Providing habitat for wildlife in your own backyard can be a rewarding experience for the entire family. My kids love to help prep the soil and broadcast seeds, while my wife loves cutting a few flowers to brighten the indoors.
Creating beneficial habitat can be as simple as choosing to plant native instead of nonnative species. But if you want to go all out, consider replacing part of your lawn with a wildflower meadow. Colorful wildflowers add beauty to the yard while providing food for pollinators and songbirds.
Over the past eight years or so I’ve converted parts of my lawn into meadows. Spending money and using finite resources to maintain a large lawn didn’t make sense. To help reduce the amount of grass that I needed to mow weekly, I stopped mowing altogether to let warm season grasses get established, and then planted wildflowers.
I prefer to plant all annuals when seeding wildflower beds for several reasons. They bloom the year they are planted, unlike some perennials that take a year or two to bloom. Some mixes that are a blend of annuals and perennials try to get around this, but over time, grass and weeds can take over and sometimes out-compete the beneficial flowering plants.
Most seed mixes provide a good variety of annuals where at least one species is in bloom during the entire growing season. And with annuals, you can choose to grow a different species each year.
Here are eight easy steps to creating a wildflower meadow to attract butterflies, birds and bees. Save them and get an early jump next spring on making your own backyard wildlife habitat.
8-step Wildflower Meadow
Step 1: Plan. Choose a sunny location in an area away from the house. Generally, the more sun the better for most wildflowers. An adequate location will face south-southwest and get full sun for most of the day during the growing season.
Step 2: Choose a seed mix (or single species) that is native to where you live. We are considered to be part of the Northeast. I use all-annual mixes and blend them with other single-species mixes, like zinnias and sunflowers. American Meadows offers some great seed mixes.
Step 3: Measure and mark the outline, or perimeter, of the wildflower meadow. A former border is optional; I just till around the edges of mine first to define the border. One meadow in my yard is about 15 feet long by 20 feet wide.
Step 4: The hardest part — ground preparation. Once you get a bed established, less work is needed to keep it going from year to year. I till in the spring, usually in early April. There are several different ways to remove sod or cool-season grasses:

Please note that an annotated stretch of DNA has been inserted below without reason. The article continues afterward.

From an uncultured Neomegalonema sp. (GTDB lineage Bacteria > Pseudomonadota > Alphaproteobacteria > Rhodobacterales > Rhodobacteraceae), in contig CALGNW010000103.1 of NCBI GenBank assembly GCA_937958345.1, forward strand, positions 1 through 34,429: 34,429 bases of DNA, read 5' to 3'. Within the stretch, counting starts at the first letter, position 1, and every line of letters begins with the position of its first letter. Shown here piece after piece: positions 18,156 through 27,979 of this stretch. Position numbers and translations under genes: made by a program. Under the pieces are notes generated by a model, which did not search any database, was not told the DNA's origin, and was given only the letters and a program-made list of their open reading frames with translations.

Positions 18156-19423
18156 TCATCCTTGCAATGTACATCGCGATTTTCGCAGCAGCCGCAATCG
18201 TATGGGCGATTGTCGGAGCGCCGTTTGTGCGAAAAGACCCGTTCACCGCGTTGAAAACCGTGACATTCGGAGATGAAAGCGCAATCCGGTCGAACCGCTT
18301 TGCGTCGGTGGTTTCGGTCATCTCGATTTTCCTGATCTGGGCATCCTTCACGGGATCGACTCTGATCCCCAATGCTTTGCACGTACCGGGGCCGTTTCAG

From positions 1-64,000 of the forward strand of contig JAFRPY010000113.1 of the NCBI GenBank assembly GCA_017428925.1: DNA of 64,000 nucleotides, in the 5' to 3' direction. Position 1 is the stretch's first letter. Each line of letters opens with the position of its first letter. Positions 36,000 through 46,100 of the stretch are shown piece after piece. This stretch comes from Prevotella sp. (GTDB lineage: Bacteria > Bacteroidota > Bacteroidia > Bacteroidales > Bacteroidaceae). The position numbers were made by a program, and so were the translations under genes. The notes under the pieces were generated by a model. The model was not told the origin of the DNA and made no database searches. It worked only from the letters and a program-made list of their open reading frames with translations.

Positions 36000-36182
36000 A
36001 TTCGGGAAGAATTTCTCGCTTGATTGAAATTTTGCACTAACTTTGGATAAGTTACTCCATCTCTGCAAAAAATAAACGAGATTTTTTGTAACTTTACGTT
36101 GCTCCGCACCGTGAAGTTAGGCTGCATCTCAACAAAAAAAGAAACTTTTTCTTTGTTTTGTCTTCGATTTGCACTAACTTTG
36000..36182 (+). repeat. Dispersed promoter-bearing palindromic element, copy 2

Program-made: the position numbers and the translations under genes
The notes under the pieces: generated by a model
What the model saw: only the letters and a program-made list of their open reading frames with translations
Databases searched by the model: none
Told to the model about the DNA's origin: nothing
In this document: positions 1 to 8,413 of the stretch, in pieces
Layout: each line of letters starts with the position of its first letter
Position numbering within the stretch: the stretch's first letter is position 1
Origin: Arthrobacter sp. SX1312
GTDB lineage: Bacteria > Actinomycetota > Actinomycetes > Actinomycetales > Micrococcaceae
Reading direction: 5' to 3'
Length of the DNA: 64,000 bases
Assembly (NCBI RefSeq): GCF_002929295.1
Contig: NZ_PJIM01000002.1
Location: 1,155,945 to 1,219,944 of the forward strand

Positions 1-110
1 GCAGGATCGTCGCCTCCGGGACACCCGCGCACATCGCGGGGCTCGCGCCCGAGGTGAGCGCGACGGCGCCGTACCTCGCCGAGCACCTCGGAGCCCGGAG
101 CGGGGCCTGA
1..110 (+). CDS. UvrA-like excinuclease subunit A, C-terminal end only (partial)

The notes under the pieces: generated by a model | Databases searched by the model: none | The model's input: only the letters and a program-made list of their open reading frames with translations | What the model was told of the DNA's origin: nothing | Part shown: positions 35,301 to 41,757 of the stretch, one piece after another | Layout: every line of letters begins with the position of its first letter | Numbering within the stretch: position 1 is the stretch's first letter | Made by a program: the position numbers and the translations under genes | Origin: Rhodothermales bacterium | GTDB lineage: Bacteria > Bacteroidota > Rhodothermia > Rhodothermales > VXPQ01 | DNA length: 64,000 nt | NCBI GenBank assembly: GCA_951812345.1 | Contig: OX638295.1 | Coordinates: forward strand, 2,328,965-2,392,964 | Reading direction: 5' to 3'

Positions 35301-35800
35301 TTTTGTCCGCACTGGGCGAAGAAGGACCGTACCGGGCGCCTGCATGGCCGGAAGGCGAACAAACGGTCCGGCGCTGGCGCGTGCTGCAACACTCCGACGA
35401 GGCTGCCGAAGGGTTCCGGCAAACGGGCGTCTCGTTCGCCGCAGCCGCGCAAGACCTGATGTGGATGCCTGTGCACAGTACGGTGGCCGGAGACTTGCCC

Option 1 – Manually remove grass by using a pointed shovel to dig it out. You can save some of the soil by pounding the clumps of sod onto the edge of the shovel blade. This is best for small areas.
Option 2 – Till the area with a gas or electric tiller. I advise tilling three or four times over a short period. Allow the soil to dry between tillings. Try to rake out roots to totally remove grass. This method is most suitable for medium sized areas.
Option 3 – Rent a sod cutter. A sod cutter cuts off the sod for easy removal. After removing the sod, till the area and mix in some compost to add nutrients. This method may be the easiest for large areas, but may cost more because you have to rent a sod cutter.
Option 4 – Smother the grass. Blanket the area with newspaper or cardboard to kill the grass. This is the easiest way, but it must be done early in the process.
Step 5: Amend the soil with organic compost. Compost adds essential nutrients that may have been lost during the sod removal process. A lot depends on soil type. My soil was very sandy and lacking organic material, which helps hold water. I usually add a bag or two every year in my beds when doing all annuals.
Step 6: Disperse the seeds. I usually disperse the seeds by hand. Don’t overseed! Make sure the seeds get evenly distributed to cover the entire site. Follow the planting directions on the packaging for best results. I tend to wait until we are safe from any late-season frost. You can safely store seeds in an airtight container to use the following year.
Step 7: Water regularly until the plants put on their second set of leaves. Then water once a week until established. After that, water is not needed unless droughty conditions occur.
Step 8: Watch the wildlife that is attracted to your wildflower garden. During the summer you will get plenty of nectaring bees and butterflies, and in fall and winter you will get sparrows and goldfinches that will come and eat the seeds.
After the growing season leave the plants throughout the whole winter. It might look ugly, but there is still beneficial habitat for wildlife. Migratory birds will eat the seeds. As the plant decays, it will get mashed down by rain, wind and snow and create habitat for small mammals. Remove what is left in the spring when you start ground prep.
In previous years I’ve done mixes with lots of zinnias, cosmos and other wildflowers. This year I decided to plant more sunflowers (both mammoth and autumn beauty), which bloom for a long period and then provide a great amount of seed for migratory songbirds. Besides being beautiful, my sunflowers have been magnets for many species of butterflies and bees, including monarch and swallowtail butterflies, Eastern bumblebees, elfins, common buckeyes, and more.
To learn more about preserving New Jersey’s land and natural resources, see the Conserve Wildlife Foundation website at conservewildlifenj.org.
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